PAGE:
This May is National Walking Month and is the perfect time to get outside, get some exercise and make a positive difference to your health. And if you swap your local car journeys for walking, you can help promote a greener environment too.
Quite simply, walking is one of the easiest ways to get more active, lose weight (if that’s a goal) and become healthier by moving your body more. It’s often a form of exercise that is overlooked, but walking briskly raises your heart rate making your heart healthier, helps build stamina and burns excess calories. The recommended weekly exercise for adults in the UK is 150 minutes of moderate intensity activity or 75 minutes of vigorous intensity activity a week. Brisk walking is moderate intensity activity so walking briskly only 20-25 minutes once a day will see you reach the government’s goal every week.
Being active on a regular basis can reduce the risk of developing dementia, a heart condition, osteoporosis and Type 2 diabetes. A brisk walk for 30 minutes every day is said to reduce your risk of stroke by 27%, and helps cholesterol levels too. And if that were not enough, walking can also help you:
- Feel less stressed
- Enjoy nature more
- Sleep better
- Be more energetic
- Increase your self-confidence and mental health
- Make new friends (by joining a walking group)
- Save money (on petrol and transport)
As early years practitioners, walking is also a great way to get the children you look after to be more active too, and walking can be a great way to teach them about the world around them and how to look after it (and themselves) better.
It’s easy to get started walking but if you haven’t exercised for a while, then here are a few tips:
- Make sure that you follow the latest government guidance related to coronavirus restrictions
- Start slowly and build up the distance and speed you walk. Warming up and stretching before exercise can help prevent injuries but walking is generally one of the safest forms of exercise there is. However, do seek medical advice if you, or people in your group have injuries which may be exacerbated by walking
- Wear comfortable shoes or trainers that will provide adequate support for your feet and will not cause blisters
- A brisk walk is walking about 3 mph – faster than a stroll but slower than running although obviously, everyone is different, and the fitter you become, the easier it will be to walk faster
- On longer walks, remember to take some snacks and a drink
- Consider investing in a waterproof jacket or some walking boots if you ‘get the bug’
- If you are walking with young children, make sure you have planned your route carefully – find out where there are toilets or a playground for example, and it is important to do a proper risk assessment taking into account your local area, the associated risks and the needs of the children in your care
- Always follow the Highway Code and the Green Cross Code, observing rights of way whilst respecting private property
Make walking fun
Walking is fun in its own right, but we’ve listed some ways to make your walks even more enjoyable, especially if you are walking with younger children.
1. Vary where you walk
Walking to the local shops and back has its benefits but think too about other places near you. Perhaps you have a canal nearby or some woodlands where you can do a nature trail. Disused railway lines make a good (and flat) walk and there are old railway tracks all over the country that are often traffic-free and usually suitable for bikes, pushchairs and wheelchairs too.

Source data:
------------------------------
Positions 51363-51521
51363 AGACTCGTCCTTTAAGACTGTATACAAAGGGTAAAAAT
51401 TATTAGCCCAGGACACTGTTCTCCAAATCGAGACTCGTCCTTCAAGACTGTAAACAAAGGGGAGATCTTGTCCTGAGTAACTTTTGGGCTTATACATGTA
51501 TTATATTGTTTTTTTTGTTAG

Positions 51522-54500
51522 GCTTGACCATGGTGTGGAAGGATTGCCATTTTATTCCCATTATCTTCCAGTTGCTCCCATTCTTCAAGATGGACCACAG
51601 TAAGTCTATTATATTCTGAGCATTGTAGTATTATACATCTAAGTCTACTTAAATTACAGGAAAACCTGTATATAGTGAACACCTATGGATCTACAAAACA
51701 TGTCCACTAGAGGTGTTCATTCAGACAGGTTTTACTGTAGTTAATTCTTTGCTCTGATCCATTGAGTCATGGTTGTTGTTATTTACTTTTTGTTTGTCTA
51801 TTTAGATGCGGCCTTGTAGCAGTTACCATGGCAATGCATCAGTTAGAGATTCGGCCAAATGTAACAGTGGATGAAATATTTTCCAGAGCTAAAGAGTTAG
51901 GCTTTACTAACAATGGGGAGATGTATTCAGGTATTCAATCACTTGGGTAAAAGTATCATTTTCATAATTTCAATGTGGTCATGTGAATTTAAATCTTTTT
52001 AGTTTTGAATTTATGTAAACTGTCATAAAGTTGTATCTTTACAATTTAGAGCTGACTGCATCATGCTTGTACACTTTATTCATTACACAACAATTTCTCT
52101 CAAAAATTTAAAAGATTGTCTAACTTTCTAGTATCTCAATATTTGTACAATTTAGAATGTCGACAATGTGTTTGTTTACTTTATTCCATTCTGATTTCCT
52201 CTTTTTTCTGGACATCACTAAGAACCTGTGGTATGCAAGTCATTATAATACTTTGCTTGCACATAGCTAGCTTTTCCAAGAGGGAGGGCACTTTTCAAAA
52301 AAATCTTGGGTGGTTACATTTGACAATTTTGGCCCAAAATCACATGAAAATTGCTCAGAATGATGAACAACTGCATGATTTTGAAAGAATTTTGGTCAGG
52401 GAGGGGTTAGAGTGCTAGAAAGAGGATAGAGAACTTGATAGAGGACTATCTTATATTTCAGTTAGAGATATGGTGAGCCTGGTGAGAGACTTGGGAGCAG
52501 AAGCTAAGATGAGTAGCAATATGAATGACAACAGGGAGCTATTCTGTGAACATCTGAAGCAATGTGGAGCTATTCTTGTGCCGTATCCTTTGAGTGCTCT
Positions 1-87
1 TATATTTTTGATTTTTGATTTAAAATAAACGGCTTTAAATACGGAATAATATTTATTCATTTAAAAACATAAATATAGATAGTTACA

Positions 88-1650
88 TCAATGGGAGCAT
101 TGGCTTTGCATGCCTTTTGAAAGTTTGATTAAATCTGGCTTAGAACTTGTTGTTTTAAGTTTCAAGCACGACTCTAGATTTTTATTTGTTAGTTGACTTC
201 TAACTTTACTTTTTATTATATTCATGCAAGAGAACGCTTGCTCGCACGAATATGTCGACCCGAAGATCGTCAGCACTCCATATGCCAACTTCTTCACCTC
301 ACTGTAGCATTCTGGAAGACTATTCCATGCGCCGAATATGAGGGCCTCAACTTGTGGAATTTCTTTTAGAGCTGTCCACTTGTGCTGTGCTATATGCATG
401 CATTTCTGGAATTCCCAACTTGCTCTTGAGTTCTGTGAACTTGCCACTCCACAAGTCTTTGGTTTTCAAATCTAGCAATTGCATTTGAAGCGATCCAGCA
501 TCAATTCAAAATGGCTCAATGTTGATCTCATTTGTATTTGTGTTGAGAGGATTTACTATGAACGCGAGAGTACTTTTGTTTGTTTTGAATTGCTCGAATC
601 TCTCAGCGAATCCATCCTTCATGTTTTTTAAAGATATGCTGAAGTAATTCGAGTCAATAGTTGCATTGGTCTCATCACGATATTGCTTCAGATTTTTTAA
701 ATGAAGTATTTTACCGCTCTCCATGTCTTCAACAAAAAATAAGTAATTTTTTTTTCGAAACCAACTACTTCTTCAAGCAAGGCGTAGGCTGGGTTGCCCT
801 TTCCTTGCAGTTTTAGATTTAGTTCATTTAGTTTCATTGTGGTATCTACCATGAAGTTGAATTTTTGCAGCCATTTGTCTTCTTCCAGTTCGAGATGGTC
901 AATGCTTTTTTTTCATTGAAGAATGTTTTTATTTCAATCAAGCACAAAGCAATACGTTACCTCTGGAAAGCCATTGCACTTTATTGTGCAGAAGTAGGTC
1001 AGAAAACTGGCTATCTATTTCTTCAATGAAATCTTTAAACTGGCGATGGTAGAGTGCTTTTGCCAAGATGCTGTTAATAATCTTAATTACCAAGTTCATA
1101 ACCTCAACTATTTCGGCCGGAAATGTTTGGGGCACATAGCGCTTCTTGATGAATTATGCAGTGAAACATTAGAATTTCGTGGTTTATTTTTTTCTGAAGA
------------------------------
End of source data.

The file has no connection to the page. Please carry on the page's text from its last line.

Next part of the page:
2. Go on a nature walk
Add some fun to your walk by looking out for nature along the way. You could print out a sheet containing local wildlife, minibeasts or trees in your area and see how many you can spot.
3. Take some photos
Not only is taking photos a great way to record your walk, but it lets everyone get a little bit creative too, so why not let the children take some photos and make a display when you get back?
4. Embrace the weather
Different weather often makes for some great walks, for example by creating muddy puddles to jump in or allowing you to make snow angels. The only rule is to make sure that you are prepared for whatever the weather might throw at you, making sure the children will still be safe, warm and dry.
5. Try a heritage walk
A lot of towns now have a heritage or history trail which you can follow to see local historical buildings, architecture or places of special historical or scientific interest.
6. Set up a treasure hunt
Children love treasure hunts so why not use your local area to create a treasure hunt that they can follow? You can make up clues whether you live in the town or the country.
7. Raise some funds for charity
A lot of charities use National Walking Month as a way of generating extra funds so check out your favourite charities to see if you can get involved. The British Heart Foundation runs a Just Walk campaign to coincide with May and they have a lot of resources and ideas on their website too.
8. Join the Little Feet walking challenge
The Little Feet walking challenge is a fun way to encourage families with young children to commit to a healthy lifestyle. It’s run by the walking charity, Living Streets, and is designed for early years settings with the challenge featuring a set of fun and engaging activities covering two themes: People Who Help Us and Minibeasts. You can find more information or buy a resource pack from their website (£35).
Walk to School Week
The 21st – 25th May is also Walk to School Week, where children, parents and teachers are encouraged to walk to school and donate any money they would have spent on travel to a charity, so promote a healthy lifestyle this May by joining in with the week, or the whole month. Whatever you do, share your stories by sending them to us at firstname.lastname@example.org.
Resources and more information